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Eur J Immunol. 2005 Jun;35(6):1702-11.

CXCR3 is required for migration to dermal inflammation by normal and in vivo activated T cells: differential requirements by CD4 and CD8 memory subsets.

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Department of Pediatrics, Dalhousie University, Halifax, Canada.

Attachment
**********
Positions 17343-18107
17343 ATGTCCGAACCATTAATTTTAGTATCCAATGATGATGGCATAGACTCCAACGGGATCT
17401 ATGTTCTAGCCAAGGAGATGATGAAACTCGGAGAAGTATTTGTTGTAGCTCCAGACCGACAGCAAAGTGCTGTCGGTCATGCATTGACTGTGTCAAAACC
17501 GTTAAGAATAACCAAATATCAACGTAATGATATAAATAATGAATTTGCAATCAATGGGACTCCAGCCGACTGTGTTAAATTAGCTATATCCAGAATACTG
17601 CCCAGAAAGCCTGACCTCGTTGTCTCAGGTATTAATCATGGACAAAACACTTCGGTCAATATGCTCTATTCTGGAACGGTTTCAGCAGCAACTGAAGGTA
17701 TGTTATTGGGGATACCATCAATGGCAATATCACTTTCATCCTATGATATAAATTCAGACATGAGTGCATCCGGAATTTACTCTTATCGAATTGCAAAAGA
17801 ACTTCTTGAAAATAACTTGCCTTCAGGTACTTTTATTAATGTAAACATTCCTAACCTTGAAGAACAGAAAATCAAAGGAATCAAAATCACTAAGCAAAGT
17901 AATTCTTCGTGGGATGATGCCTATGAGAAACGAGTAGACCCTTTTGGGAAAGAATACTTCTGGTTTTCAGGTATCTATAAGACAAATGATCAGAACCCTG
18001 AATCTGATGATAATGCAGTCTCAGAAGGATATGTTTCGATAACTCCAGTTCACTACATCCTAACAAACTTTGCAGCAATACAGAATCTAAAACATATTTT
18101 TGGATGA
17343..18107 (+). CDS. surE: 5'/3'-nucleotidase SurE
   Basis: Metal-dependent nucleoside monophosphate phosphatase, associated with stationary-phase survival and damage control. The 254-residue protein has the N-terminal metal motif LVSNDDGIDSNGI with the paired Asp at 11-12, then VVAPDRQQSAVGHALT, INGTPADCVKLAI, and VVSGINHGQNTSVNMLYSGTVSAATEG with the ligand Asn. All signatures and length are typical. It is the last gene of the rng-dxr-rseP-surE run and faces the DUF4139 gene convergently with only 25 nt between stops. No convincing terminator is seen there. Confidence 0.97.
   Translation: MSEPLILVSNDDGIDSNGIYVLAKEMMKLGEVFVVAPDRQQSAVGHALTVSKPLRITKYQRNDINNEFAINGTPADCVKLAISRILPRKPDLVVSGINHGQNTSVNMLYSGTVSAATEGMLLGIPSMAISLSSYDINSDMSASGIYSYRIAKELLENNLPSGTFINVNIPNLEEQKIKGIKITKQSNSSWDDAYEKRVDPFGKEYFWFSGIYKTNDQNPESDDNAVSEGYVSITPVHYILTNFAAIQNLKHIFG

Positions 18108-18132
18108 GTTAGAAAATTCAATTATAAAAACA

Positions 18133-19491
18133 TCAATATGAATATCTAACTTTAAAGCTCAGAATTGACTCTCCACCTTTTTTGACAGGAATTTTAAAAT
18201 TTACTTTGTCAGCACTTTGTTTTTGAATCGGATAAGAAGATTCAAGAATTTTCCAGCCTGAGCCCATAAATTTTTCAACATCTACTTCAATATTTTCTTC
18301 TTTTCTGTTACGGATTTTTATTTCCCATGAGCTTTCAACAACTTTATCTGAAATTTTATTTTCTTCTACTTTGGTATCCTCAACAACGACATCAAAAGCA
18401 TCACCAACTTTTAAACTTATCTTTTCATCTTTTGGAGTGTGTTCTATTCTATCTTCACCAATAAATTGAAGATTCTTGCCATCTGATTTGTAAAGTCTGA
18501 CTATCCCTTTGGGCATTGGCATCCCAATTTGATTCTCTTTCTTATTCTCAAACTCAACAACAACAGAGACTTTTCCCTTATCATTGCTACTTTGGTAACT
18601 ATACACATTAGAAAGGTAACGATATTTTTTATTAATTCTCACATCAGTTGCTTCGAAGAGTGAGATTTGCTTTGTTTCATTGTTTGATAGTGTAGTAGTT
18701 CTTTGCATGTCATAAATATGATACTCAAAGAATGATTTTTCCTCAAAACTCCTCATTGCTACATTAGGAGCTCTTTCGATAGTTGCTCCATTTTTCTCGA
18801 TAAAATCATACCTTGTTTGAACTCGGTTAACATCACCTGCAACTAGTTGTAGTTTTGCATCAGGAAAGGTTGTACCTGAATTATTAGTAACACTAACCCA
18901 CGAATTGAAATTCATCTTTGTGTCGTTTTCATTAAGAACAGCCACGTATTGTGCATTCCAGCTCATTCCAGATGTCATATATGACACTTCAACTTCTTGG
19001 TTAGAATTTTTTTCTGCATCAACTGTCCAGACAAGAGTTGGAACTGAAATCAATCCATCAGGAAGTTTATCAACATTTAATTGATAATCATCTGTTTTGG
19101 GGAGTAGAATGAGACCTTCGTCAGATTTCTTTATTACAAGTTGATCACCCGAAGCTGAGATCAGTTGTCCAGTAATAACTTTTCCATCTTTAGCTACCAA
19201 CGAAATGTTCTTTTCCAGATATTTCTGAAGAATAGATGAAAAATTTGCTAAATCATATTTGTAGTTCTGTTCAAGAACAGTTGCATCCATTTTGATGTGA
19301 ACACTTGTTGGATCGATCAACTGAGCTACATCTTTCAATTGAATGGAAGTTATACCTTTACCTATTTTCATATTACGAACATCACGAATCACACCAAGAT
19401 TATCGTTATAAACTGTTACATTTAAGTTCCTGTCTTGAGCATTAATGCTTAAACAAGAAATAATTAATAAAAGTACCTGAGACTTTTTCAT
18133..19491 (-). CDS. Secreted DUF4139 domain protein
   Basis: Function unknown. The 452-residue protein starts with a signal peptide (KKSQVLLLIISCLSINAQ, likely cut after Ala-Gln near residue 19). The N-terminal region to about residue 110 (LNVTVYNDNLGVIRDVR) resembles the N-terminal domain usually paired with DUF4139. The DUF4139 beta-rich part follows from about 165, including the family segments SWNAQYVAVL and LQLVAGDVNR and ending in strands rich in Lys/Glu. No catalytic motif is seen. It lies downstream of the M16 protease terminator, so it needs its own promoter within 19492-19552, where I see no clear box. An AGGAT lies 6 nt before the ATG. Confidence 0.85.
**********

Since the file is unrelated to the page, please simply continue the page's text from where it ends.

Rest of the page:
Lymphocytes in inflamed tissues express numerous chemokine receptors. The relative importance of these receptors for migration in inflammation is unclear. The role of CXCR3 in T cell subset migration was examined using monoclonal antibodies developed to rat CXCR3. CXCR3 was expressed on sixfold more CD8(+) ( approximately 30%) than CD4(+) ( approximately 5%) T cells in spleen, lymph nodes and blood, and on approximately 10% of CD4(+)CD45RC(-) (memory) and approximately 50% of CD8(+)CD45RC(+) spleen T cells. After immunization, CXCR3 increased tenfold on CD4(+) lymph node lymphoblasts ( approximately 55%), and >90% of inflammatory exudate T cells were CXCR3(+). CXCR3(+) T cells migrated significantly better than CXCR3(-) T cells to all dermal inflammatory stimuli tested in vivo, even though these T cells are a minority of the memory T cells. Blocking CXCR3 inhibited recruitment of 60-85% of unstimulated T cells and up to 90% of CD8(+)CD45RC(+) effector T cells, but caused <50% inhibition of CD4(+) and CD8(+) memory (CD45RC(-)) T cells. About 90% of T lymphoblast migration to IFN-gamma, IFN-gamma plus TNF-alpha, polyinosinic polycytidylic acid, lipopolysaccharide, and delayed-type hypersensitivity (DTH)-induced inflammation was inhibited. Blockade also reduced DTH-induced induration. Thus, CXCR3 has a non-redundant role in T cell migration to dermal inflammation and is critical for activated T lymphoblast recruitment, but memory T cells are less dependent on CXCR3 for their infiltration.

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